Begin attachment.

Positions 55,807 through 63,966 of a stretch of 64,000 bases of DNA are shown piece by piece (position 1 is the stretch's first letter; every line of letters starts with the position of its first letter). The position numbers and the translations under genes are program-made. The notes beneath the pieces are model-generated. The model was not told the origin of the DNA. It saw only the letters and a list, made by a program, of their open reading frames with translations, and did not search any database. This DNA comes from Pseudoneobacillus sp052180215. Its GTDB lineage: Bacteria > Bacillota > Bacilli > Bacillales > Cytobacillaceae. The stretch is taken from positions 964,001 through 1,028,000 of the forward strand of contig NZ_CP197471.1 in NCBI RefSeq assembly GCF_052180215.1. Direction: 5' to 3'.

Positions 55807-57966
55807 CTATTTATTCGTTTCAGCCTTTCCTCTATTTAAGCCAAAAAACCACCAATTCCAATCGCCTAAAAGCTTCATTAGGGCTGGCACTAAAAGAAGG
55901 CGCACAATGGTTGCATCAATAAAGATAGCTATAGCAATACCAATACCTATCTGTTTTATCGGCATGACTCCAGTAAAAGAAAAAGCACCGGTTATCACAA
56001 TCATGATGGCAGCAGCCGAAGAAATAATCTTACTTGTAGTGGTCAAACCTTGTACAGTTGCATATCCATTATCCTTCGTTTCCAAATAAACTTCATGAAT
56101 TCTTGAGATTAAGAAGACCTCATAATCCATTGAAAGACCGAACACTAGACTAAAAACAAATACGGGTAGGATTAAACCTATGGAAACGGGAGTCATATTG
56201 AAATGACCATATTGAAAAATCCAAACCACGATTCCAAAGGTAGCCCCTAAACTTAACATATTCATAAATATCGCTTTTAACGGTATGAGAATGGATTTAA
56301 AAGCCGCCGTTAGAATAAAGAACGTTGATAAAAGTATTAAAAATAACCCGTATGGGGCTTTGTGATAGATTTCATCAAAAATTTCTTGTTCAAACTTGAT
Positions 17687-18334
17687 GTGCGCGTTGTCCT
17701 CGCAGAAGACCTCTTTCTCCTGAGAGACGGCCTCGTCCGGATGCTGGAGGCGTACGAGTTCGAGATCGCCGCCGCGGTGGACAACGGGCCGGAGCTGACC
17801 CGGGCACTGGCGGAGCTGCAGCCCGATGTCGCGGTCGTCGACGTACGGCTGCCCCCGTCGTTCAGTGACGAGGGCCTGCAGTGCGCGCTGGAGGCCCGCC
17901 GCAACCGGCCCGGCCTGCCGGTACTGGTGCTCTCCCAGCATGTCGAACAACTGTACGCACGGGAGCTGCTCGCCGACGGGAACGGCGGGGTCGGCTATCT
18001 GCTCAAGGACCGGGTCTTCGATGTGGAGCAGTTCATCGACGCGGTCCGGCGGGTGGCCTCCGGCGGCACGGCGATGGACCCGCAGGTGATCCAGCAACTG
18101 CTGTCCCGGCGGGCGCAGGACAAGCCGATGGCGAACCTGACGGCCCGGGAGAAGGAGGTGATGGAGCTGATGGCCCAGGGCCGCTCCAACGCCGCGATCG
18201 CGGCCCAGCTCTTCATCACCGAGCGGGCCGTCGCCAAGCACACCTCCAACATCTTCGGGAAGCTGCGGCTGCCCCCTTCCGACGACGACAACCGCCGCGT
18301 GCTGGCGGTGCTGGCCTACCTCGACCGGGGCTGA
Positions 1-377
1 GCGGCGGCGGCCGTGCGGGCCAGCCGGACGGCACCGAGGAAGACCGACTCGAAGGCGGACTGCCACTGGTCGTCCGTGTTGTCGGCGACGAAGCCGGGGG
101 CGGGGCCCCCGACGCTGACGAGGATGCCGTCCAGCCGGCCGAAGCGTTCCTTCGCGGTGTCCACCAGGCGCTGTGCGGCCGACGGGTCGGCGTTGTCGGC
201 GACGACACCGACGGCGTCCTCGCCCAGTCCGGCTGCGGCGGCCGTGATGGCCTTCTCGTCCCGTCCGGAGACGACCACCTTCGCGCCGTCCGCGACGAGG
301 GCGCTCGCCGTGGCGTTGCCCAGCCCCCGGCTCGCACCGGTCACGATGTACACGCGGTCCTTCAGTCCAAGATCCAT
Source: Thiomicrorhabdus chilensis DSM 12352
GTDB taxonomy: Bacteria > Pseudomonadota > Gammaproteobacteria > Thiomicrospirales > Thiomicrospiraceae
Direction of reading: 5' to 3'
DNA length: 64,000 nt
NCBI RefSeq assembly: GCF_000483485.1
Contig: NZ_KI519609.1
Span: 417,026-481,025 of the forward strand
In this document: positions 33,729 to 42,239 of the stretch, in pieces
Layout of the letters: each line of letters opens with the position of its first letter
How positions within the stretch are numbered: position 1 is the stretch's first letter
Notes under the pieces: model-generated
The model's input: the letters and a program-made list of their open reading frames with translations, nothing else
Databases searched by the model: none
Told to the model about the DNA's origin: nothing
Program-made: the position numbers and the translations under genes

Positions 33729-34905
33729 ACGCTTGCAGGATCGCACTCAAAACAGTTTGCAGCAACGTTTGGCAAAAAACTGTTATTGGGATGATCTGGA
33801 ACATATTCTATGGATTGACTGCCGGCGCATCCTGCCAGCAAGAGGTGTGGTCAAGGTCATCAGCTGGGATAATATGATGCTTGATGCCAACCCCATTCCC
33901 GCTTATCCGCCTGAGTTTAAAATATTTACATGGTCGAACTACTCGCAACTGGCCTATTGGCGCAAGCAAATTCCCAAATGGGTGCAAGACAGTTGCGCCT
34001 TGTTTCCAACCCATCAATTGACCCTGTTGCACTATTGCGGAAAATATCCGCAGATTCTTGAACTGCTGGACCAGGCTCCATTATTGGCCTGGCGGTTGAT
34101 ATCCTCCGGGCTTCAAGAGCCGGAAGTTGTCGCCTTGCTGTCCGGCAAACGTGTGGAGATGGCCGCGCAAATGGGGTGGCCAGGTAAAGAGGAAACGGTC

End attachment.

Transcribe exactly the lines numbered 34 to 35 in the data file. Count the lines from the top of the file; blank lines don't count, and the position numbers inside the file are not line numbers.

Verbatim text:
The model's input: the letters and a program-made list of their open reading frames with translations, nothing else
Databases searched by the model: none